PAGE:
Joe Rider: The great thing about BC is that the player can do exactly that. You get the chance to become the missing link that not only ensures that the tribe of primitive man survives, but continues to prosper and grow. Discovering fire and using it to you advantage is pivotal to the gamer's experience. However, while there is a broad degree of player freedom in BC, the player is not able to innovate open-ended technology in a way that allows a break from the primitive context.

Eurogamer: At E3 last year, a certain Mr. Molyneux expressed surprise that people refused to accept B.C. as "a platform game with power-ups". Judging by the premise and demonstration though, it's something quite removed from double-jumping and frantic fetch quests of the traditional Mario 64 or Jak & Daxter mould - do you really think of it that way, and do you still think it's important to define a game in generic terms like this?

Joe Rider: BC is an action adventure game giving the player an enormous amount of freedom and variety in terms of gameplay and player experience. I think it's important to look at genre definition as a way of describing to the player what's on offer here. While there is an exciting layer of quests and experience power-ups familiar to most players in terms of structure, what makes the game really cool is the simulation and behaviour modelling so that if you go out to hunt, you are really engaged in fight for survival against a creature that is just as likely to make a decision to hunt you.

Eurogamer: At the time, that demo showed us how you can teach your cavemen certain tactics (like rolling a boulder down a hill to attack birds) by doing it yourself until they repeat it. It sounds rather Black & White-ish - is that a fair comment?

Joe Rider: There are obviously elements of the game that have evolved as part of the experience that Lionhead has acquired from developing previous titles. BC has a much greater depth of simulation than Black & White for example, and concentrates on this over very complex learning behaviours.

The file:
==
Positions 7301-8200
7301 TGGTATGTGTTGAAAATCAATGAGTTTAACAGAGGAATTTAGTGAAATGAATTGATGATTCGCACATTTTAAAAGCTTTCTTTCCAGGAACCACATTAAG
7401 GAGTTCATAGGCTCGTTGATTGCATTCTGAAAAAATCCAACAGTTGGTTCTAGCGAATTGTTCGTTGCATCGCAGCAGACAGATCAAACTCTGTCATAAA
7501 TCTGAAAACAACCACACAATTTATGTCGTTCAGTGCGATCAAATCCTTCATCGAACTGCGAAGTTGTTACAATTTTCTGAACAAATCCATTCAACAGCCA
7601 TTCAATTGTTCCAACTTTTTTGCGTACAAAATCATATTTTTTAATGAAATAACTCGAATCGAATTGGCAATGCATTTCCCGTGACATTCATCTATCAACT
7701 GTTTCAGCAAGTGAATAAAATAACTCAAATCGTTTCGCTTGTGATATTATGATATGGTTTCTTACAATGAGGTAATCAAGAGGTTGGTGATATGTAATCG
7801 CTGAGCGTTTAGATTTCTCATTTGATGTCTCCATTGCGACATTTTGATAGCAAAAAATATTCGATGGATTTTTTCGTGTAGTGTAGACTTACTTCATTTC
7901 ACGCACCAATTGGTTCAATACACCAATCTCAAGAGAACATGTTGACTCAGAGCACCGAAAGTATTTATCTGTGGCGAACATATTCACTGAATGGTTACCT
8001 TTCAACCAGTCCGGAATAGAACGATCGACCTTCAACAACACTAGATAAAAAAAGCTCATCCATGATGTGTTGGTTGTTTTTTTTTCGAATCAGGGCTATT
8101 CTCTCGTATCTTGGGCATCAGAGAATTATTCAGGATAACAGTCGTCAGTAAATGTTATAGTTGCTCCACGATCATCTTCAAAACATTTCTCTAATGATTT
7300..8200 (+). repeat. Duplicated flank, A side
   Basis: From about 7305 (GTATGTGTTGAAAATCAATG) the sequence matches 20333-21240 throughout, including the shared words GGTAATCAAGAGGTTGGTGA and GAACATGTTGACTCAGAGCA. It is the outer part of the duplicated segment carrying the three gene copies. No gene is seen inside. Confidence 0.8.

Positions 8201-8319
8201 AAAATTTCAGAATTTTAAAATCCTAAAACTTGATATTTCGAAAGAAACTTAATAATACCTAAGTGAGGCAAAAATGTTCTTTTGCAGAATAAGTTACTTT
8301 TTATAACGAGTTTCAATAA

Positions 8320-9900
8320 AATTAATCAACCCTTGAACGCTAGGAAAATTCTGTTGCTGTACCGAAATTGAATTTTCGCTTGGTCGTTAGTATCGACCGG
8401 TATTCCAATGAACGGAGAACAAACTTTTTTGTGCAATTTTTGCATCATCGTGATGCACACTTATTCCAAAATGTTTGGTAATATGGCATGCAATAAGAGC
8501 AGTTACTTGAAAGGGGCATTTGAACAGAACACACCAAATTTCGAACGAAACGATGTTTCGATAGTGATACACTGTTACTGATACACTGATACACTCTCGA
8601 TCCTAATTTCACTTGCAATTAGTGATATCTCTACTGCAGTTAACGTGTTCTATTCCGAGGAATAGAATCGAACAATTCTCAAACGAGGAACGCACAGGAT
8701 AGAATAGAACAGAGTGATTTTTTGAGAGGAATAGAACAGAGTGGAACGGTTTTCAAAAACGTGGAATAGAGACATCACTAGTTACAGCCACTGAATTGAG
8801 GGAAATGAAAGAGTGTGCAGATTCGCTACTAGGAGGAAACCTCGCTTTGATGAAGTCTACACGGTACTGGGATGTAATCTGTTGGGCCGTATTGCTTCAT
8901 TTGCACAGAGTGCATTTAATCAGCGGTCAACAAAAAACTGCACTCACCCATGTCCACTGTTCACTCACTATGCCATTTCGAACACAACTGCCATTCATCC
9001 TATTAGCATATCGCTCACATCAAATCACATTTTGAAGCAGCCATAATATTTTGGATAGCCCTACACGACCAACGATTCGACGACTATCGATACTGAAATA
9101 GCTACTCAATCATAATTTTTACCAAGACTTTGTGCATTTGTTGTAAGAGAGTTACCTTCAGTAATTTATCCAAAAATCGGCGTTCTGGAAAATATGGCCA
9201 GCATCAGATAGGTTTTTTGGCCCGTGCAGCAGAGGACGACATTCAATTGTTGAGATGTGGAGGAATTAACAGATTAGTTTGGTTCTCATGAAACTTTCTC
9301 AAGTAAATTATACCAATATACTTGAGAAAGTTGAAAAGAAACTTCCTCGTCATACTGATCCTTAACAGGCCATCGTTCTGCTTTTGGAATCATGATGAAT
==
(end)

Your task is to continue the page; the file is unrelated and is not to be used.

Eurogamer: How far can you go with things like that? Could you theoretically build a group up to the point that they could repeat an entire daily routine on your behalf?

Joe Rider: Certainly you can command tribes people to collect food and water for the good of the tribe, you can also assign characters to defend their routes and the settlement periphery, however the player is always responsible for the advancement of the tribe and all of the action unfolds around the player.

Eurogamer: Can you give us some other examples of the AI's ability to learn based on your actions? And will other cavemen be limited to following your lead, or is it possible for them to pick up on each other's actions or perhaps the actions of animals and other NPCs?

Joe Rider: As the player can take control of any one of the characters in the tribe, the tribes people benefit from direct learning from the player.

Once you have discovered an improved technology, the advancement will be available to other characters in the tribe that share the 'calling' (the skill class) of the lead character. The NPC characters in the tribe will then be able to make use of it when appropriate and when they accrued enough experience to use it.